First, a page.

As stated above, the main reason you might get a crown is to repair a damaged tooth, but there are additional benefits of crowns. Many people choose to get crowns simply to cover a tooth that is discolored, while others may get a crown to improve a bite. An improper bite can sometimes cause teeth to shift, and crowns serve a dual purpose of strengthening a tooth as well as improving alignment.
Other reasons people might get a crown include:

  • To support a bridge
  • To cover a tooth that has a large filling
  • To improve the shape of a tooth


Depending upon the issues facing your mouth, some types of crowns may be more preferable than others. Knowing the differences between the various types of crowns and the materials they are made of, along with guidance from your dentist, will help you gain a better understanding of why one particular crown may serve you better than another.

1. Zirconia Crowns
Have you ever heard of Cubic Zirconia (aka fake diamonds)? This strong material has been used to make hip replacements since 1985 and entered dentistry shortly after the year 2000. If you’re wondering how tough this type of crown is, there are numerous YouTube videos of lab technicians pounding these crowns into a 2×4 without the crown breaking.

With zirconia, you can preserve the tooth structure and retain its strength just as you can with all metal crowns. Most patients prefer this type of crown as they are tooth colored and better for patients that may have gum inflammation or metal allergies from other types of crowns used.

2. E-Max Crowns/Veneers
The E-Max crown is considered a breakthrough in dental crown technology, as it’s another metal-free option. Patients with E-Max crowns are getting a glass ceramic crown that is tough, built-to-last and delicate in appearance. This is a type of all-ceramic crown with an appealing translucent color which is combined with extra strength and durability.

​The E-Max crown is a great option for damaged, stained or poor quality teeth. This is an all-ceramic crown with a realistic translucent color. It’s combined strength and durability come from the materials this crown is fabricated with. An E-Max crown is made from a single block of lithium disilcate ceramic, a top grade heavy-duty material.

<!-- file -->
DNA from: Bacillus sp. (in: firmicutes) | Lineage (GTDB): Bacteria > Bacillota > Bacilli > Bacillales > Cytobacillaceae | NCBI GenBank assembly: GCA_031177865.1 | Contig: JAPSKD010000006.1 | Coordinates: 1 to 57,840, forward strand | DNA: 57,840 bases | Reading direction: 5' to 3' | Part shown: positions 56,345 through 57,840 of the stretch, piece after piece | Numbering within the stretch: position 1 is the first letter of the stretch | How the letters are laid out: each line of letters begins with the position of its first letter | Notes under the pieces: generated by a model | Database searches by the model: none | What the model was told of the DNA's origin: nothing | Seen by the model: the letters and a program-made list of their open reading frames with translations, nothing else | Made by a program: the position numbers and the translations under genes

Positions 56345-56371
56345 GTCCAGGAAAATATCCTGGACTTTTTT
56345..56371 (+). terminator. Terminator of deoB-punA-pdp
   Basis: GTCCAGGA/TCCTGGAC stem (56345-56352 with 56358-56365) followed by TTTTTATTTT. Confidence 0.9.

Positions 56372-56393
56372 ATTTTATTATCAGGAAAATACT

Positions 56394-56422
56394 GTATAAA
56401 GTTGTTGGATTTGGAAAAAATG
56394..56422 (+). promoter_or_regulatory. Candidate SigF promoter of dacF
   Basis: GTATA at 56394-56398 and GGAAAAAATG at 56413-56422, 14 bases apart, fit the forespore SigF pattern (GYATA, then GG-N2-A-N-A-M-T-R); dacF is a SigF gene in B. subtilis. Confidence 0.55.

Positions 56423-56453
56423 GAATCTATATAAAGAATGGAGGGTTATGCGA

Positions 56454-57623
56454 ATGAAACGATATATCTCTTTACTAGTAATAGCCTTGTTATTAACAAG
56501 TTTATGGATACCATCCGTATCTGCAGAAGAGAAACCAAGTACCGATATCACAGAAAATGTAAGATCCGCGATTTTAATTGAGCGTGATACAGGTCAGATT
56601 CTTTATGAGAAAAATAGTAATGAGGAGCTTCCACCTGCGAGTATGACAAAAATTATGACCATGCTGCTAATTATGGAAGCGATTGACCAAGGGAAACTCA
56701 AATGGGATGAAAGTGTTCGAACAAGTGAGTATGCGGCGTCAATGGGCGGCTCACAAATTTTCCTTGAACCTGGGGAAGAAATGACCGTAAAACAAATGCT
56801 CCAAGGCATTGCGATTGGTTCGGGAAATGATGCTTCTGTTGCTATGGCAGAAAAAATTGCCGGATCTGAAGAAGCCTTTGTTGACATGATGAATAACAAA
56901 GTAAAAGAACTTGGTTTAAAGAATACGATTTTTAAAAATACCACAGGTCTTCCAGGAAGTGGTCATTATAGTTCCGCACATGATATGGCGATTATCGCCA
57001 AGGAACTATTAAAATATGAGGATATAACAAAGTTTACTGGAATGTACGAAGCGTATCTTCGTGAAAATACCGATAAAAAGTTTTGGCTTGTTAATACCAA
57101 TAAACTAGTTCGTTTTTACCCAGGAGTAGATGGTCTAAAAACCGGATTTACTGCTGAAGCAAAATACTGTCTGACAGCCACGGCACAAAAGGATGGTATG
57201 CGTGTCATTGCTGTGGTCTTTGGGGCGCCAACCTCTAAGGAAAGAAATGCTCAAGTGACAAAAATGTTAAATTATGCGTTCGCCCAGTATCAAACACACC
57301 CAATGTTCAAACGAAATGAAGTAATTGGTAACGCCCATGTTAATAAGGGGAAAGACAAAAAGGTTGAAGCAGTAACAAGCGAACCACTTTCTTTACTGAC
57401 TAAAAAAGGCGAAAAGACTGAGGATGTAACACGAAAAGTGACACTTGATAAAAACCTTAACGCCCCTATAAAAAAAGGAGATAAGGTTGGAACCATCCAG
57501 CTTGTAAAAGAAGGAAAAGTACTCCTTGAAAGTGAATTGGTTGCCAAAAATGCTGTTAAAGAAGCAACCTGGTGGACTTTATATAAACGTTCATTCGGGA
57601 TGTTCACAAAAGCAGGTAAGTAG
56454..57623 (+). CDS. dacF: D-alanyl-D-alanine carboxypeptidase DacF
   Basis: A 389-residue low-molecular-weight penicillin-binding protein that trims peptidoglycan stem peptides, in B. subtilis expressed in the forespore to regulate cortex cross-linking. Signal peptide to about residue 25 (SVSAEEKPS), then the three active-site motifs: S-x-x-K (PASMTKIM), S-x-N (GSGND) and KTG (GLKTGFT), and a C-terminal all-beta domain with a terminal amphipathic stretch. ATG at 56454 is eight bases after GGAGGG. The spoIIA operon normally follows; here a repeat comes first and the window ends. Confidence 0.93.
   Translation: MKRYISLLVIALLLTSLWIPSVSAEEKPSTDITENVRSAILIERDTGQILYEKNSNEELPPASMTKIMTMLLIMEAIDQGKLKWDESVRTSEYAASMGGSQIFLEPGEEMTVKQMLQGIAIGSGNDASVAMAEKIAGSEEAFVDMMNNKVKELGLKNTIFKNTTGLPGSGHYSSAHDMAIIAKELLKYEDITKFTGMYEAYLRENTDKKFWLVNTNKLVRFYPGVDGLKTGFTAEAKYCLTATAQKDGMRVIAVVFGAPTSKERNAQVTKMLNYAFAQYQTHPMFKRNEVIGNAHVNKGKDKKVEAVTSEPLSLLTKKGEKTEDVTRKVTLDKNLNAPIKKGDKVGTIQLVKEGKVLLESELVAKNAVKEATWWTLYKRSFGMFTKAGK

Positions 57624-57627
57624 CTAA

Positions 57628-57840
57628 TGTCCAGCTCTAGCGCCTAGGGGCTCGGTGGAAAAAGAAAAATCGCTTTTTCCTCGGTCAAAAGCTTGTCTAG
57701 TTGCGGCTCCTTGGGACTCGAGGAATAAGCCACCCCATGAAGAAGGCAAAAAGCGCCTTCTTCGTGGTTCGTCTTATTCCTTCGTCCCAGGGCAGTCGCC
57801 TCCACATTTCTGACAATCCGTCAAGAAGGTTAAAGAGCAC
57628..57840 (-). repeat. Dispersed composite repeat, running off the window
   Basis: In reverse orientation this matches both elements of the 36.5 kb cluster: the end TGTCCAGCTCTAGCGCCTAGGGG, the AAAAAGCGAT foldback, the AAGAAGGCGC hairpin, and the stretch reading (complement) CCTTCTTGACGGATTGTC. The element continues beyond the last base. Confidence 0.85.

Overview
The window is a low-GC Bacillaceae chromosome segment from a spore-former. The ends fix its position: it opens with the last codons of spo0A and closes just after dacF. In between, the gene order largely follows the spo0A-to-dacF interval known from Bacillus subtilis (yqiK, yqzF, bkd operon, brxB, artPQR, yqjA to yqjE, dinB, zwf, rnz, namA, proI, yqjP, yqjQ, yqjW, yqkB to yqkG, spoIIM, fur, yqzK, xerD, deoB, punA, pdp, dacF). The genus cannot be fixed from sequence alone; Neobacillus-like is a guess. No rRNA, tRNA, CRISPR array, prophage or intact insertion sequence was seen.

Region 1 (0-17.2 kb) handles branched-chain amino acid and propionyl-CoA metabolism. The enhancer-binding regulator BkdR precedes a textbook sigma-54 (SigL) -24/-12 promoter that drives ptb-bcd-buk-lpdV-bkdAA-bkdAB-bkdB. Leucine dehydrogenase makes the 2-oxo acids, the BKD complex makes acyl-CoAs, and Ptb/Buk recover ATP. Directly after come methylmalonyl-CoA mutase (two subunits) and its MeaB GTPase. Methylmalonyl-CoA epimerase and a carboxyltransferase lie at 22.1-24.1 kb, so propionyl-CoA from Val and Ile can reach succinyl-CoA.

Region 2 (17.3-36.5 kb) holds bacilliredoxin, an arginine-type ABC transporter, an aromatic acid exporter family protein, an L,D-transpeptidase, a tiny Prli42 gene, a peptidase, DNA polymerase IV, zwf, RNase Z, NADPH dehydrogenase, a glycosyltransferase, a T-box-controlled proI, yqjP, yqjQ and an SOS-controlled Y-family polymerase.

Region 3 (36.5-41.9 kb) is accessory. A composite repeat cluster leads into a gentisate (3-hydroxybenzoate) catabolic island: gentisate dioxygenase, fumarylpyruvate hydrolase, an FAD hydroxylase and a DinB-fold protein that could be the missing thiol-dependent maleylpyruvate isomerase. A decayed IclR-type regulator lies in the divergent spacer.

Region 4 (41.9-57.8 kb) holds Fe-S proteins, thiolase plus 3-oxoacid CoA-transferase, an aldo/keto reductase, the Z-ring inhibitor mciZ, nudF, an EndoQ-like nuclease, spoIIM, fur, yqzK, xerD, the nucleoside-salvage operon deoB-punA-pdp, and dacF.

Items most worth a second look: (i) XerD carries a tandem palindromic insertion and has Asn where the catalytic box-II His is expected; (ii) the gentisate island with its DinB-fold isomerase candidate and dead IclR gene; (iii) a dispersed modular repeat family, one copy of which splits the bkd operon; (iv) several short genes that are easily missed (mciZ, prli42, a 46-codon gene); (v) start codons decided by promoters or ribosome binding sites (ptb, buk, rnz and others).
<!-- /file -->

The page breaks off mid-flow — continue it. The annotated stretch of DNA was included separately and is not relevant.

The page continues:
3. Porcelain and/or metal crowns
Metals that can be used to make a crown include gold, nickel, chromium alloy and palladium. Sometimes crowns made with metal are easier to fit onto a tooth, as less of the tooth needs to removed in order to make a secure fit. A combination of both metal and porcelain materials provides both durability and a more aesthetically pleasing appearance, as the porcelain can be matched to the color of your teeth for a discreet application.
4. Ceramic or porcelain
While these materials offer you the best option for disguising the crown as part of your real teeth, they may not be as durable as other materials over a long period of time. Usually used for front teeth, these crowns are also an ideal choice for those who have metal allergies.

What about stainless steel crowns?
Stainless steel crowns are typically only used on children, and usually only primary teeth, as the crown will come out when the tooth does. A stainless steel crown might also be used as protection for a tooth in the time it takes to make a crown from another material.

If you think you may need a crown, please speak with your dentist more about the procedure and the preparation that must be conducted before a crown can be made and properly fitted. The best quality of crowns today are still those that are lab produced. While you’re waiting for a crown, your dentist should outfit you with a temporary crown. Be sure to ask your dentist about the quality of same-day crown procedures if they are producing them in-house.

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